Anand crushes Ponomariov in Tata Steel chess tourney

Written by: Pti
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By Our Chess Correspondent

Wijk Aan Zee (The Netherlands), Jan 16 (PTI) Worldchampion Vishwanathan Anand defeated former FIDE worldchampion Ruslan Ponomariov of the Ukraine in his opening roundin group A competition of the 73rd Tata Steel chess tournamenthere.

The win, with black in 52 moves from a Sicilian Defence,was an important boost for Anand to regain the top spot inrating list, which he lost to Norway''s Magnus Carlsen earlierthis month.

International Master Tania Sachdev caused a major upsetin the ''C'' group being held simultaneously defeating secondseed Ivan Ivanisevic of Serbia. Tania emerged as early leaderin her group while in the ''B'' group, the lone Indian SuryaShekhar Ganguly went down to Gabriel Sargissian of Armenia.

It was a tense first day in the premier group as threedecisive games did not exactly justify the intense battlesbetween the best chess brains. Carlsen played out a draw withLevon Aronian of Armenia in which majority of experts believedthat the former was in some troubles.

The surprise of the day came from local star Jan Smeetswho outwitted Alexei Shirov of Spain through a home-cookednovelty and the best game prize of the day was won by HikaruNakamura of United States for his fantastic victory overAlexander Grischuk of Russia.

Anand, Smeets and Nakamura thus emerged as early leadersin the 14-players round robin tournament being played underclassical time control.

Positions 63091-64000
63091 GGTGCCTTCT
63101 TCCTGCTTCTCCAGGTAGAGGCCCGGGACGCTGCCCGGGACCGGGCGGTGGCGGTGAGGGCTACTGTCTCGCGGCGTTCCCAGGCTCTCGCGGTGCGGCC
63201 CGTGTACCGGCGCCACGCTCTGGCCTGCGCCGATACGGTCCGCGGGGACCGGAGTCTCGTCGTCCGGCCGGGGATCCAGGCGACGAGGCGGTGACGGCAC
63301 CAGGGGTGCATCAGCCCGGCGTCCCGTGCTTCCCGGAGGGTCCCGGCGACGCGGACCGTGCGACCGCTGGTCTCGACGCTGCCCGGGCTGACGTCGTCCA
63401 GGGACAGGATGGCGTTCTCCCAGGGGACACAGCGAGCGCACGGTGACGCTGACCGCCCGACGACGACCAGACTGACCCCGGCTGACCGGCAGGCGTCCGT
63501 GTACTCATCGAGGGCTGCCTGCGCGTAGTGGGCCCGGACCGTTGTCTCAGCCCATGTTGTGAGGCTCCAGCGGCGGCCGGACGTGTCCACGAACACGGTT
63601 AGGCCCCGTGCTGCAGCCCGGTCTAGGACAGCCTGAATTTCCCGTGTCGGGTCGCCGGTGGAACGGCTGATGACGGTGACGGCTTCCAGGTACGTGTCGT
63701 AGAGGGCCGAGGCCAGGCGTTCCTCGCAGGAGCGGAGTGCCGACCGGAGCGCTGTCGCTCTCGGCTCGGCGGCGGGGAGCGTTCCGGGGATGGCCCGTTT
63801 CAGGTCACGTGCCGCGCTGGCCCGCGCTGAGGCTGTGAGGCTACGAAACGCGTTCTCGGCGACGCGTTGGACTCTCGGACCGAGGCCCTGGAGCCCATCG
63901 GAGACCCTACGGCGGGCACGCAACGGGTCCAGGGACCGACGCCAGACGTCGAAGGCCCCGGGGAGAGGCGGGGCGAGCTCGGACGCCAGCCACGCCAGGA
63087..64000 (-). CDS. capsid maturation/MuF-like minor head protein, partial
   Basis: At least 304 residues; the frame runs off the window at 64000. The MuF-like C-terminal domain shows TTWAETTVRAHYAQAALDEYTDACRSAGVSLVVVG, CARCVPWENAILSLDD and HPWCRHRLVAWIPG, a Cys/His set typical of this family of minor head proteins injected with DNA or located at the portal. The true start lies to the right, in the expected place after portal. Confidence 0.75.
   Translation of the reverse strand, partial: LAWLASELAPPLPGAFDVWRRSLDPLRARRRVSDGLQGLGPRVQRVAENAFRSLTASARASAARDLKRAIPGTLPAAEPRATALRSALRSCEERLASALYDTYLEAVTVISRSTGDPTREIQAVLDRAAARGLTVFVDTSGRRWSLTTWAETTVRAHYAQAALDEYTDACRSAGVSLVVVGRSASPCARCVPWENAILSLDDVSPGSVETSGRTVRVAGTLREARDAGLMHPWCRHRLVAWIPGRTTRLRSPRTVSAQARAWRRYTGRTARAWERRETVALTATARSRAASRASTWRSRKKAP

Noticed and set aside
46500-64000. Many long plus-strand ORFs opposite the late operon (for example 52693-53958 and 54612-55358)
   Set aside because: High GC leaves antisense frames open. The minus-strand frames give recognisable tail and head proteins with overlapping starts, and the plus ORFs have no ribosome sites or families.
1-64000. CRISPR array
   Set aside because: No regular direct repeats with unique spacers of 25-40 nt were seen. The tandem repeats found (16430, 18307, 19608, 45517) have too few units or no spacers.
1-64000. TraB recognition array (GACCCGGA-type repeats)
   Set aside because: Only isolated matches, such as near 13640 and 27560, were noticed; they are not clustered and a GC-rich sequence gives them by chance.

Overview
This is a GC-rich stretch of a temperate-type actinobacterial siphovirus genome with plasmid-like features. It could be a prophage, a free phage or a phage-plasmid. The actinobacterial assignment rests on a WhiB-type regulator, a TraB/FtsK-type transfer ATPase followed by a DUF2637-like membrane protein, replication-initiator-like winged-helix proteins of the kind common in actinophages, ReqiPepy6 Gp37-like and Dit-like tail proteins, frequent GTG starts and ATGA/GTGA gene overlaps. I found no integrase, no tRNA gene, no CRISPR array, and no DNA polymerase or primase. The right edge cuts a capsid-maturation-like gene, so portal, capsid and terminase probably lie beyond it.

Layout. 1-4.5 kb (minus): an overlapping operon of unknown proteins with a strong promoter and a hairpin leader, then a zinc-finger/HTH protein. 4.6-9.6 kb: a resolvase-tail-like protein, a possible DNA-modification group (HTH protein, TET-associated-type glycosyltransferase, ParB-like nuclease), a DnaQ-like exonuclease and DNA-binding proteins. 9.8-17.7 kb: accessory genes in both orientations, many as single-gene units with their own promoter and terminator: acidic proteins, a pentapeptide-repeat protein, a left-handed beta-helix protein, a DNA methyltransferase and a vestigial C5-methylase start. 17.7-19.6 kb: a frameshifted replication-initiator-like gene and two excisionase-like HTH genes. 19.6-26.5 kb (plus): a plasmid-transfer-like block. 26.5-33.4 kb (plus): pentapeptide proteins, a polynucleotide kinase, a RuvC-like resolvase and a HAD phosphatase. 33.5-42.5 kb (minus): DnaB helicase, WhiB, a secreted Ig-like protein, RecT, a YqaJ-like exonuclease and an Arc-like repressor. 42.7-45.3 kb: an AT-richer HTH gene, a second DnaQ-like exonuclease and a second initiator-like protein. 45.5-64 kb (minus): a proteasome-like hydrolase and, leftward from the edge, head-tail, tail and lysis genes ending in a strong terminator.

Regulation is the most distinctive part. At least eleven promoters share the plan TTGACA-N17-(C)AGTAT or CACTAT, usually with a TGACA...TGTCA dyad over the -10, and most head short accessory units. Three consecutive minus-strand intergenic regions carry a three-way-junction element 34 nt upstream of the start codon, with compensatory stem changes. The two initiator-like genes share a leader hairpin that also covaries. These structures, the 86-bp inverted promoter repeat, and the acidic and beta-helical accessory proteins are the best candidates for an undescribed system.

With four drawn encounters, as many as eight playersshare the fourth spot after the first round including Carlsen,Aronian and Vladimir Kramnik of Russia.

Anand played in classic style to outplay Ponomariov inall departments of the game. Playing the black side of aSicilian Najdorf, Anand attained easy equality in the middlegame that ensued and slowly pushed for the initiative whilePonomariov appeared at sea.

The Ukrainian blew away his chances when he tried toinvade the queen side with his queen and, much to his owndismay, found it trapped. Losing the queen for a knight,Ponomariov continued in vain, prolonging his agony till the52nd move before finally calling it a day.

Nakamura''s victory against Grischuk was best described byGM Ivan Sokolov. "It was a beautiful game, conducted with asteady hand by Nakamura," said Sokolov.

"Grishuk was cramped for space and saw no other way outthan to sac a piece for two pawns after only 18 moves. It wasan effort to obtain active play but he never got a chance. Itisn''t often that Grishuk gets clobbered in such a way," hesaid. (More) PTI Corr SHN

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